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U.S. copyright law Edit
A work of the United States government (also called a Government work) is
|“||a work prepared by an officer or employee of the United States Government as part of that person’s official duties.||”|
Two examples of Government works are —
- (1) A work the preparation of which is necessary for the proper performance and accomplishment of an employee's duties or responsibilities, as those duties or responsibilities are specifically prescribed in the employee's job description.
- (2) A work the preparation of which was requested, directed, instructed, or otherwise ordered by an appropriate official.
The use of Government time, material, or facilities in creating a work does not necessarily result in that work being a work of the United States Government. Also, the subject matter of the work, unless the work is prepared as part of the employee's official duties, does not automatically establish the work as a work of the United States Government. This is true even though the subject matter of the work may be directly related to the author-employee's official duties. Thus, the above factors do not preclude the existence of a copyright belonging to the author-employee.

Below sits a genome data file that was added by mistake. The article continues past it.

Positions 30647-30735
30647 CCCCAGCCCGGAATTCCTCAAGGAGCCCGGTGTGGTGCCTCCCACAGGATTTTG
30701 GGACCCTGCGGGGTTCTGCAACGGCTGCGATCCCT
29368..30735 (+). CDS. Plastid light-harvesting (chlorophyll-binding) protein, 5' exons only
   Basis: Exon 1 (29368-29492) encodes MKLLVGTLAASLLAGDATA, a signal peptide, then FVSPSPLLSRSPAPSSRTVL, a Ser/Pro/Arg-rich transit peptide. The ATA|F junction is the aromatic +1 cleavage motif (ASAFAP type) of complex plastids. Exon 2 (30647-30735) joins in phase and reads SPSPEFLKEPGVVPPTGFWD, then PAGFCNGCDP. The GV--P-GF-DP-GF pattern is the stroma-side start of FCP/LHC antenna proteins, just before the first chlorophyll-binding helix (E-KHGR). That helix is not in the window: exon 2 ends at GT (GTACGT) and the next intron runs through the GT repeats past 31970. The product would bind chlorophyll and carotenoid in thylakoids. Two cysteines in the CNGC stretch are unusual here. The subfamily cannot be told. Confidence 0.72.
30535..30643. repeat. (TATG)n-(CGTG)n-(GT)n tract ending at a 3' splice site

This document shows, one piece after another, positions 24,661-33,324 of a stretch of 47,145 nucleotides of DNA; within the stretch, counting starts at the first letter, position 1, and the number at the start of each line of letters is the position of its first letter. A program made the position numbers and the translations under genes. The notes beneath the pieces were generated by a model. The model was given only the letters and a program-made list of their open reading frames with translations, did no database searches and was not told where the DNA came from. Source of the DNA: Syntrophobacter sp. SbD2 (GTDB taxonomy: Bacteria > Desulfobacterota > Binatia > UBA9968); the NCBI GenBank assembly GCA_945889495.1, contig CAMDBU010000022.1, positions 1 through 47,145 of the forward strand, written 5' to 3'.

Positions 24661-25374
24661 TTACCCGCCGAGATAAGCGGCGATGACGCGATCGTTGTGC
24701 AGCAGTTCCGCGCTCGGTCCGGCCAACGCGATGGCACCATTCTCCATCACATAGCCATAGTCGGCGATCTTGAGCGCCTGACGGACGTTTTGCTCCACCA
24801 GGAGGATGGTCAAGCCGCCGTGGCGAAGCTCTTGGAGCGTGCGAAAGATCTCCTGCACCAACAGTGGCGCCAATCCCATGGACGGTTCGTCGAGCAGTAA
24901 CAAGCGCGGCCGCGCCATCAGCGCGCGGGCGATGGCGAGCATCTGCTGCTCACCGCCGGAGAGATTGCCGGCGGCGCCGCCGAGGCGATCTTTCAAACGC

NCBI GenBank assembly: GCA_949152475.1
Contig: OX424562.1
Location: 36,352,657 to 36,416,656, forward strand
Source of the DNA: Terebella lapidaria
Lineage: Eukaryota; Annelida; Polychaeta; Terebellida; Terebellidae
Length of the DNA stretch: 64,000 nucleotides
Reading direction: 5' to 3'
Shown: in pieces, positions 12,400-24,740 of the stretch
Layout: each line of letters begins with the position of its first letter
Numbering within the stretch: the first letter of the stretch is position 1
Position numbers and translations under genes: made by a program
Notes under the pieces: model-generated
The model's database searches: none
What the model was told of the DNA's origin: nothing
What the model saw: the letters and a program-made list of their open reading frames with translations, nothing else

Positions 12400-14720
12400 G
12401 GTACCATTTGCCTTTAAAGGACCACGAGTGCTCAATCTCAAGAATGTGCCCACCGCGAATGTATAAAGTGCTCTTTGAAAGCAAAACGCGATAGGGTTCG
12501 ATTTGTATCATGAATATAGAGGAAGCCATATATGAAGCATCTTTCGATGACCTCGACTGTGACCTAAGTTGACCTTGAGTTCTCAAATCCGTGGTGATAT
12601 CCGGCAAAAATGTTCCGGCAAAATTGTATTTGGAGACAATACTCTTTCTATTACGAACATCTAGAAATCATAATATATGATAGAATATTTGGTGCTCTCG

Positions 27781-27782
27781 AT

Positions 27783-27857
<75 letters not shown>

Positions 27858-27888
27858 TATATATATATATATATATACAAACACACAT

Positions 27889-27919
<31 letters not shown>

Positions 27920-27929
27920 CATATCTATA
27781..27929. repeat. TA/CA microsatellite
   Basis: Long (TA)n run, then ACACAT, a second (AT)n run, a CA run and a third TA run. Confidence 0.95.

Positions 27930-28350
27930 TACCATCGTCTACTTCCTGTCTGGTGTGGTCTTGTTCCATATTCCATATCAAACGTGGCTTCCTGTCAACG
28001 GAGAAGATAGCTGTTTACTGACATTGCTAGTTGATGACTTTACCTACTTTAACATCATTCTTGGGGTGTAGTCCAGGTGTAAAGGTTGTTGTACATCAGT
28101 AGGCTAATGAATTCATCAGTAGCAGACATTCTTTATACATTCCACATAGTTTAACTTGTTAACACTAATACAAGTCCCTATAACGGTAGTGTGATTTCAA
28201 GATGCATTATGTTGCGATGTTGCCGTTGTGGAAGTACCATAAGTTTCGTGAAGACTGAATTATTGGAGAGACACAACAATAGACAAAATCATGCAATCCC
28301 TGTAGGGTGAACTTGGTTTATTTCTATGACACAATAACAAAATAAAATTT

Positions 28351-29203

Where Government time, material, or facilities are used in the preparation of the work, but, based on the principles above, a copyright subsists in the work, 28 U.S.C. §1498(b) does not confer a right of action on the Government employee copyright owner or his or her assignee for infringement by the U.S. federal Government. This is interpreted to mean that the Government is entitled to a royalty-free license to duplicate, distribute, and use the copyrighted work and to have others do so for its benefit.
The author of a work of the United States Government has no rights in the work which can be conveyed. If a potential publisher asks the employee to sign an assignment of a copyright, the publisher should be advised that the work is a work of the United States Government. However, if the publisher insists on the employee executing a document as a prerequisite to publishing the work, the employee may sign a statement which indicates he or she is assigning whatever copyright rights may exist in the work. When material subject to a Government license is submitted to a publisher, the publisher should be advised of the existence of the license to the Government. This will avoid subsequent embarrassment to the author or the publisher if the Government exercises its license.
If a copyrighted work consists of one or more works of the United States Government, the law requires affirmative or negative identification of the sections which are actually copyrighted, thereby indicating which portions are works of the United States Government.
- ↑ 17 U.S.C. §101.
- Overview section: AR 27-60, at 6-7.